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Sex Outside Of Marriage In Sixteenth Century Colonial Latin America

1378 words - 6 pages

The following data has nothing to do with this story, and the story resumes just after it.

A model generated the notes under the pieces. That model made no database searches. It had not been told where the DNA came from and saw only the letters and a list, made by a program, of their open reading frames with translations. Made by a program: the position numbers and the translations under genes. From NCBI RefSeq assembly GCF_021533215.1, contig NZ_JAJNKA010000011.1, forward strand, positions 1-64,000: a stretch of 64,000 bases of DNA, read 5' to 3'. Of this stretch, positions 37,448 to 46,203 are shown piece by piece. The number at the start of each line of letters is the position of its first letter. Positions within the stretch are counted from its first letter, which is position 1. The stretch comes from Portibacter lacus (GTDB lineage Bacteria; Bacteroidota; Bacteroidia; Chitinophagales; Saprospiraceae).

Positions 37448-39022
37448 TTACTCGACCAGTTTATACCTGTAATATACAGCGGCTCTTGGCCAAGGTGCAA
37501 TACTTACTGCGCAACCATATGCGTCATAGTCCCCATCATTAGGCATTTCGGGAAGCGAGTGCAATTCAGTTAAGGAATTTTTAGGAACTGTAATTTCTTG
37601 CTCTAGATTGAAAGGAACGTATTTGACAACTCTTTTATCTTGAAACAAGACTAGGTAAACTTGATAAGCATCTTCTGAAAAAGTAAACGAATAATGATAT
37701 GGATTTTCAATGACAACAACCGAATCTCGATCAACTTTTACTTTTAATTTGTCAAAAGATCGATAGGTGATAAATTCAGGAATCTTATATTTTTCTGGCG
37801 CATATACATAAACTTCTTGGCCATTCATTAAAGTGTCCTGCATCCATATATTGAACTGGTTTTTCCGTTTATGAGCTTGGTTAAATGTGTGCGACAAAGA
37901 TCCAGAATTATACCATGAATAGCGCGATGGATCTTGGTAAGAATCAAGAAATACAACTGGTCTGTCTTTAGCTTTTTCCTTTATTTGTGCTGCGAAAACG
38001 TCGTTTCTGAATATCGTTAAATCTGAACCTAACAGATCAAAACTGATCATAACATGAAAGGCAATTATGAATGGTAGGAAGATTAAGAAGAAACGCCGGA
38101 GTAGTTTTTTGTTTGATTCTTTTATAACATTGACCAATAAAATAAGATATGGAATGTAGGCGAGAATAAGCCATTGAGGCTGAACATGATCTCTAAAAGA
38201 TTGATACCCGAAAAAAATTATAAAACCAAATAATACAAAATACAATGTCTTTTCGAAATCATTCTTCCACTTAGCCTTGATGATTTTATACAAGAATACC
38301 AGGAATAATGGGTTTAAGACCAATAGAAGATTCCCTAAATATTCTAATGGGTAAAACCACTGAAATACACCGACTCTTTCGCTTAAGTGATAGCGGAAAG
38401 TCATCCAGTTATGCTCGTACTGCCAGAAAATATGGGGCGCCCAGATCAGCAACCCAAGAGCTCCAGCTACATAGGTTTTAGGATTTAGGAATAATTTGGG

Sex Outside of Marriage in Sixteenth Century Colonial Latin America Sexuality was an aspect of life that many religions struggled with in various cultures and religions throughout history and the Catholic Church in sixteenth century Colonial Latin America was no different. The Catholic Church made marriage into a sacrament and it created this sacrament in part to control and regulate when, where, and how sex should take place. The Church decreed that sex should only take place within the institution of marriage and only at certain times and in certain ways. However, after the Spanish conquest of the Americas, there was significant miscegenation between the Native Indian population and European Spaniards. It is quite clear that much of this racial mixing happened outside the institution of marriage, as well as recorded instances of homosexuality. There is ample evidence in both primary and secondary sources about sixteenth century Colonial Latin America that shows that although the Catholic Church sanctioned sex only within the boundaries of marriage, extra-marital sex was a common occurrence within all strata of society in Colonial Latin American during the sixteenth century.The elite in this era in Latin America were (almost without exception) the white, Spanish population and extra-marital sex among this elite class during the sixteenth century was rampant. Thomas A. Abercrombie's translation and analysis of court documents in the 2000 book Colonial Lives: Documents in Latin American History, 1550-1850 provides an excellent example of these instances of extra-marital sex in the 1595 court case in Charcas (modern day Sucre, Bolivia), in which Fernando de Medina confessed to killing his wife Beatriz González immediately after committing the crime. His reason for committing the crime was that he alleged that his wife had cheated on him with another man named Dr. Gerónimo de Tovar, a colleague of Fernando de Medina: "Everyone of my house, and other persons outside of it, have told me… that for over a year [Tovar] has had carnal relations with Beatriz González, my wife…" Medina used a well composed defense, the premise of which was that he had to restore the honor and public reputation he lost after his wife had cheated on him, and the audienca (the highest court in Colonial Latin America) did not punish him for this crime. Clearly, there was a precedent for this defense in these sorts of crimes. Even the punishments for women caught in the act of adultery were relatively mild: "If there is no way to have her appear in court without danger, the parish priest should only admonish her in secret." What this tells us is the following: a man's public reputation was important, something that was (at least in this case) worth killing for and more importantly, adultery (though in theory a very serious crime) was in reality something for which most people were only admonished lightly, a seemingly underwhelming punishment...

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